Friday, September 30, 2011

Thousands of unregistered antiquities found in museum

Al Masry Al Youm (Marwa Yassine)

Azza Farouq, dean of Cairo University’s Faculty of Archaeology, has revealed that 3000 unregistered antiquities were found recently in the rest rooms of the faculty’s museum on campus.

“Some pieces were destroyed by the humidity,” she said.

Museum curators use the rest rooms as storage places.

“Not registering antiquities is a crime,” Farouq said, adding that she has formed a special committee to register the items.

Preliminary reports said that the pieces are rarer than others displayed in major Egyptian or foreign museums, and that they have a high value.


Stuart Tyler said...

Hi Andie,

The findings are unacceptable in 2011.

From 1950-70 (somewhere within there) museums realised their poor management of artifacts meant items being re-found (and sometimes thrown into a skip if they were seen to have little financial value - i kid you not!). This was certainly the case in the UK and no doubt elsewhere.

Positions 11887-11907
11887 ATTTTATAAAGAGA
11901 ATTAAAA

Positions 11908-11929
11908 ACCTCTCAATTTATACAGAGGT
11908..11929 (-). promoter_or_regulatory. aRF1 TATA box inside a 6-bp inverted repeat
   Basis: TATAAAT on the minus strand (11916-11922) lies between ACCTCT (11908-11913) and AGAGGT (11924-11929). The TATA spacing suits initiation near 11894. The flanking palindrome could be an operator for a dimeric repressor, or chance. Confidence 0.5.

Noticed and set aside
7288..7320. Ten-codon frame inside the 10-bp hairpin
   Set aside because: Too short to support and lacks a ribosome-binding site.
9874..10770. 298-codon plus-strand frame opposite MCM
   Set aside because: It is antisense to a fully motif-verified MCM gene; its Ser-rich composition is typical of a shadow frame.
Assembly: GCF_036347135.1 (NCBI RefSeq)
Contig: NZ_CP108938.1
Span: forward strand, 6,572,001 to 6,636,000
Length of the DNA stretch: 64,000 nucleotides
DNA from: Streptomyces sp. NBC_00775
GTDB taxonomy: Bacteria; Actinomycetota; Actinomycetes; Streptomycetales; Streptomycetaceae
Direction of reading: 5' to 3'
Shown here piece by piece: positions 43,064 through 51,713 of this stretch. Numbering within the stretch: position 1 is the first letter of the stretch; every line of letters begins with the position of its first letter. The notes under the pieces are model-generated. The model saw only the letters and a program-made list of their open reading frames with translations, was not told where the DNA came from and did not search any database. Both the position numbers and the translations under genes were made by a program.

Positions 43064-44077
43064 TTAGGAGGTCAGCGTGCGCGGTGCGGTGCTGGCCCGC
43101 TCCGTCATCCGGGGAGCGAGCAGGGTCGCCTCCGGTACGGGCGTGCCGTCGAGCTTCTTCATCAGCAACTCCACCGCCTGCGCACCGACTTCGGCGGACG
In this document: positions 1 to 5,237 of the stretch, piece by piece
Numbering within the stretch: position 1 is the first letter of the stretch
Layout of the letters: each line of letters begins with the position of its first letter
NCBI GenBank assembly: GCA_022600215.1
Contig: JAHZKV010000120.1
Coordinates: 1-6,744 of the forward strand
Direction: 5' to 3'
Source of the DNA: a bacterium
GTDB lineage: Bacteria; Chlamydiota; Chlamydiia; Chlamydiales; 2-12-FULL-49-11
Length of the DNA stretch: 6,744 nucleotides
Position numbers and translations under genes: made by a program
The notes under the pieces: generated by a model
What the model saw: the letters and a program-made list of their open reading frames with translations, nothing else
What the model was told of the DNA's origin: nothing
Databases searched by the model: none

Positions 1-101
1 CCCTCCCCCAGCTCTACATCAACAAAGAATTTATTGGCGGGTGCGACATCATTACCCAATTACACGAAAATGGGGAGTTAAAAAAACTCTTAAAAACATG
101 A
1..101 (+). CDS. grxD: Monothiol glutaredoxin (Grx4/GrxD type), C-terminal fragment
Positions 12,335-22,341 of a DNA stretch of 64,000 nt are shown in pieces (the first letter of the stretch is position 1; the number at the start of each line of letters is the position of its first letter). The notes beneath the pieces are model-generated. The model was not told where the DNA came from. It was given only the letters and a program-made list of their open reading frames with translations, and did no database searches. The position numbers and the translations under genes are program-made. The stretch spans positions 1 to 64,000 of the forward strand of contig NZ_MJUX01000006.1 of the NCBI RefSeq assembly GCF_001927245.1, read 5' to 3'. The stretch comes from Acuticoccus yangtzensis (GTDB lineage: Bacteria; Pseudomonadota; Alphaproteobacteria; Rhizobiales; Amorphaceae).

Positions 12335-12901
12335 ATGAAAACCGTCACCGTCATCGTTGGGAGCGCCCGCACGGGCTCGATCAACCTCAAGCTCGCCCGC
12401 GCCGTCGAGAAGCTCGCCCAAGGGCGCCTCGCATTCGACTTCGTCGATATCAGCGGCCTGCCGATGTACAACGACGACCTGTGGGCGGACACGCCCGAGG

In 2011 this is not a slip, but a real lack of care and attention to detail and historical artifacts in need of preservation.

Especially in the country of origin, ALL museums need to record, preserve, photograph and make public EVERY artifact found in the past, present and future of Egyptology.

There simply is no excuse anymore for stockpiling artifacts and forgetting they are there.

Thats my 2 cents on the subject, which i feel passionate about.


AliceG said...

Good input, Stuart. This, the closing of sites and the families in Luxor are doing some serious harm to the country. Not just the antiquities, but the economy. What the heck are they thinking? And so much for Zahi taking care of things. Very upsetting. Very unprofessional and totally unforgivable.

rymerster said...

I would hope that moving forward the world's universities could work together with Egypt to catalogue and arrange appropriate storage for the majority of items and suitable display for the most interesting pieces in museums and art galleries.

I'm positive that having displays of Egyptian art outside Egypt plays a major role in promoting the tourist industry. Surely some of these "found" pieces could be utilised to help build tourism again.